The Cubs, the 108-Year-Long Streak, and Old Man’s War

Photo by Arturo Pardavila, used under Creative Commons license. Click on photo for original.

This year, as the Chicago Cubs came closer and closer to winning a World Series, people wondered what that might mean for the Old Man’s War series of books. After all, in several places I had people in the books discussing the Chicago Cubs and their inability to win a World Series, and in The Human Division, it’s actually a plot point. So what happens to those books, now that the Cubs, after 108 years, have won a World Series?

Well, you know. In one sense, nothing. The books are fiction, take place in the “future” and in a multiverse where space travel isn’t actually traveling in space, it’s traveling from one universe to another, where things are (usually) just one electron position different. So now either the events of the Old Man’s War series have been pushed further out in the timestream, for at least another 108 years (or so), or we’ve just become a universe so improbable that it’s unlikely the events of the Old Man’s War book will ever happen in it, but those events continue, about a billion universes to our left.

Which is it? You choose, either is valid.

As a practical matter, mind you, I think the plot points still work, they just got more meta. Now readers in North America, at least, are aware that the long suffering of Cubs fans has come to a close, and will enjoy the presence of the plot point on that grounds (or if they’re Cleveland fans, not). Readers will hit those points in the books, enjoy the slight bit of cognitive dissonance, and then move on.

But of course, with all those assertions above, it’s possible I might be rationalizing just a tiny bit. In which case, yup, it’s time to come right out and admit it: Now the Old Man’s War books suffer from the same problem as all the science fiction stories before 1969 that named a first man on the moon, or the ones that imagined canals on Mars. The real world caught up to them and passed them by, waving as it did so.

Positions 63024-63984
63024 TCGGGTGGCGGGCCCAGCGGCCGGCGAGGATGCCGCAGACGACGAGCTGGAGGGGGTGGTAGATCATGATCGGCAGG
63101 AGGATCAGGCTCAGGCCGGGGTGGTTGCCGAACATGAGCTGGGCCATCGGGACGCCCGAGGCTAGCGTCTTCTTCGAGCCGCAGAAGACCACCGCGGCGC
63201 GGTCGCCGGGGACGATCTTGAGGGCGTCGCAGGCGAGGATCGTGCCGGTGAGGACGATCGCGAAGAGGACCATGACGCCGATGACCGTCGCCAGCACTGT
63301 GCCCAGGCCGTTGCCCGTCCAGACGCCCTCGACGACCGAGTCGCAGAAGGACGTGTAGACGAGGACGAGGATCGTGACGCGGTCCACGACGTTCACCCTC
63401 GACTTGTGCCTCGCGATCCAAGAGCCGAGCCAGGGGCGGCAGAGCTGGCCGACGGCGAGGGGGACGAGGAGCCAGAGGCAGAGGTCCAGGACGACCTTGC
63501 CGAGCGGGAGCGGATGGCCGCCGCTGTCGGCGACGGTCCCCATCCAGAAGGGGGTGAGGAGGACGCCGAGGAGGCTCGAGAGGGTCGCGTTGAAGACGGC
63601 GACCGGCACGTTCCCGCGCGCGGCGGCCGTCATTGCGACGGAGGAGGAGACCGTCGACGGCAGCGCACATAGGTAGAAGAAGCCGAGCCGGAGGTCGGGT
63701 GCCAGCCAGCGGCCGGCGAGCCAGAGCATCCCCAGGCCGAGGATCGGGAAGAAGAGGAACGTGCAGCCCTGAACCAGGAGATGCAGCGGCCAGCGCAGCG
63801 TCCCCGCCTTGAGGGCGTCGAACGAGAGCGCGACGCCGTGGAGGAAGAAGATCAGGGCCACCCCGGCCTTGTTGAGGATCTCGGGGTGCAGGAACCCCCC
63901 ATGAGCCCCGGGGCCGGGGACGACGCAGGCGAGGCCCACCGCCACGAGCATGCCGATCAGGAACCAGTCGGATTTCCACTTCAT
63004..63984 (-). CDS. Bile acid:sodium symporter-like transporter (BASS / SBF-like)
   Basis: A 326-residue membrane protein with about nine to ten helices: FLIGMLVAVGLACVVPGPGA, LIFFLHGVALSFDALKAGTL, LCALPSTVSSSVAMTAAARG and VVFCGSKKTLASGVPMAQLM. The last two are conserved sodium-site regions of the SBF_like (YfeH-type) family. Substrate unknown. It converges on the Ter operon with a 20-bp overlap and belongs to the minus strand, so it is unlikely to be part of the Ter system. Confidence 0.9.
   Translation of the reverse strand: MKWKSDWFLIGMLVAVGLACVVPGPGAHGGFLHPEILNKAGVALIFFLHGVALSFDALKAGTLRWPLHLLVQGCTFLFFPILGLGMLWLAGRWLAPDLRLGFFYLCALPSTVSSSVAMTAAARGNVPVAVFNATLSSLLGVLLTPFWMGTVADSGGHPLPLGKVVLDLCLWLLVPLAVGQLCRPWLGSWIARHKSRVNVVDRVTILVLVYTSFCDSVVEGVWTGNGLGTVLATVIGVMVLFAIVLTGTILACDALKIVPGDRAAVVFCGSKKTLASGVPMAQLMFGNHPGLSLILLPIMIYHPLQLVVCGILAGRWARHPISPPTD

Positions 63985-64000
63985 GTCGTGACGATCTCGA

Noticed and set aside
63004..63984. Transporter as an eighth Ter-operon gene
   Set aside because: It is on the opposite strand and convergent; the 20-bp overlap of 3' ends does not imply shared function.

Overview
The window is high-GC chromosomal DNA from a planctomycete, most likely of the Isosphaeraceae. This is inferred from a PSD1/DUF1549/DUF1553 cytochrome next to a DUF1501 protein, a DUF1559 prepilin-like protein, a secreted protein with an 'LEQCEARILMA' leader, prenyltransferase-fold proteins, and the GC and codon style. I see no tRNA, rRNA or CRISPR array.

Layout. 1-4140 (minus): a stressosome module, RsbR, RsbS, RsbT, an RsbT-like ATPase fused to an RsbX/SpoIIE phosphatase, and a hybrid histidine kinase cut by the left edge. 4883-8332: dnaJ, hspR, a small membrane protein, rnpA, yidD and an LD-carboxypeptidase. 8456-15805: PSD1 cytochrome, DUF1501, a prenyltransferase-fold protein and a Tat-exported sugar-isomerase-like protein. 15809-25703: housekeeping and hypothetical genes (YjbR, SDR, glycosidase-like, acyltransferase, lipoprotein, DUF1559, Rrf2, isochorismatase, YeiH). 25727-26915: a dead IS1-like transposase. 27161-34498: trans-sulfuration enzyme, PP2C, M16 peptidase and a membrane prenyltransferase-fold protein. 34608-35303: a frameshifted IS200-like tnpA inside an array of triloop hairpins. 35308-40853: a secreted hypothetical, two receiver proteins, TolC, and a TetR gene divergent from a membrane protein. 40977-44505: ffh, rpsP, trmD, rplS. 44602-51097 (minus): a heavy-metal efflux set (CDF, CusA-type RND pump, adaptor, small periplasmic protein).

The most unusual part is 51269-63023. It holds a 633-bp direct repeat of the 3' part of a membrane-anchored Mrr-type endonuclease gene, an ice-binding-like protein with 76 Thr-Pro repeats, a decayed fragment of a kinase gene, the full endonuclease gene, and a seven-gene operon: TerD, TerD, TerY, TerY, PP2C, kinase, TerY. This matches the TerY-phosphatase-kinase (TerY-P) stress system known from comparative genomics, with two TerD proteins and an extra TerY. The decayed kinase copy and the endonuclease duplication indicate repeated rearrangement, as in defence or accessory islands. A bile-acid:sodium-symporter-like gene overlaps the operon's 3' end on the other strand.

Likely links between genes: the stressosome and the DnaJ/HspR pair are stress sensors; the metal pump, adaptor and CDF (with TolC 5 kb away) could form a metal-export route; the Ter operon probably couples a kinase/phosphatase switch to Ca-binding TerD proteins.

And that’s okay. This is the risk you take when you put a plot point in your books that’s contingent on the real world. It is the fate of science fiction books and other media to be continually invalidated by real-world events, or at least, to have the real world catch up to it and then have the work, by necessity, consigned to a nearby but undeniably alternate universe. This had already happened to the Old Man’s War series in a small ways (no one calls hand-held computers “PDAs” anymore, but the folks in the OMW series do, because that’s what they called them in 2001, when I wrote the first book), and in larger ways for other books of mine. Agent to the Stars, for example, has a plot point involving an elderly Holocaust survivor. In 1997, when I wrote that book, that was still a reasonable thing. Today in 2016, it’s a pretty long stretch. In another ten years, Agent to the Stars will undeniably take place in the past, in an alternate universe.

The real world catches up to science fiction. It always does.

But it doesn’t always kill the book (or film, or whatever), thankfully. 1984 is still read despite the titular year now being more than 30 years in the past; we watch 2001 despite us not having moon bases or monoliths at the moment; people still enjoy the various Star Trek television series despite the fact the communicators in each iteration are laughably less complex than a smart phone today. People seem to get that science fiction stories have plot points and details that expire, or, at the most charitable, “go meta.”

I suspect that will be the fate of the Old Man’s War books. The Chicago Cubs in that universe are a plot point, but a minor one overall. I don’t expect that many people will decide that the Cubs continuing to be lovable losers there will be the thing that throws them entirely out of suspension of disbelief. And if it does, I mean, okay? Their life. Everyone else will either push out the timeline, enjoy the meta moment, or, alternately (and especially if they’re not baseball fans), not care. I think the books will survive, is what I’m saying.

In the meantime, congratulations to the Cubs and all their fans. As someone who attended college in Chicago, this is lovely moment; as someone who now lives in Ohio, this is a disappointment; and as someone who grew up in Los Angeles, I stopped caring one series back. No matter what, however, having the Chicago-Cleveland series decided in the tenth inning of a game seven is just about perfect. It could not have been written better.

I’ve gone on the record in years past saying it’s more existentially satisfying for the Cubs to keep losing than to ever win the World Series — they crown a World Series winner every year, after all, but no one else has a 108-year-long streak of futility to their name, with the potential to add to it every season. Streaks like that don’t come around every year, or even every century. Seems a shame to throw something like that away on mere winning. But, you know what? Right now, there’s not a single Cubs fan in the world, living or dead, who agrees with me, if indeed there ever was. That’s fair enough. I hope they all enjoy their moment of winning, and the end of the long, long, long losing streak. The Cubs earned it.

And, also, if they ever make a TV series or a movie series out of the Old Man’s War books, Chicago in the text will be replaced by Cleveland, and it will still work. Sorry, Cleveland. You know I love you.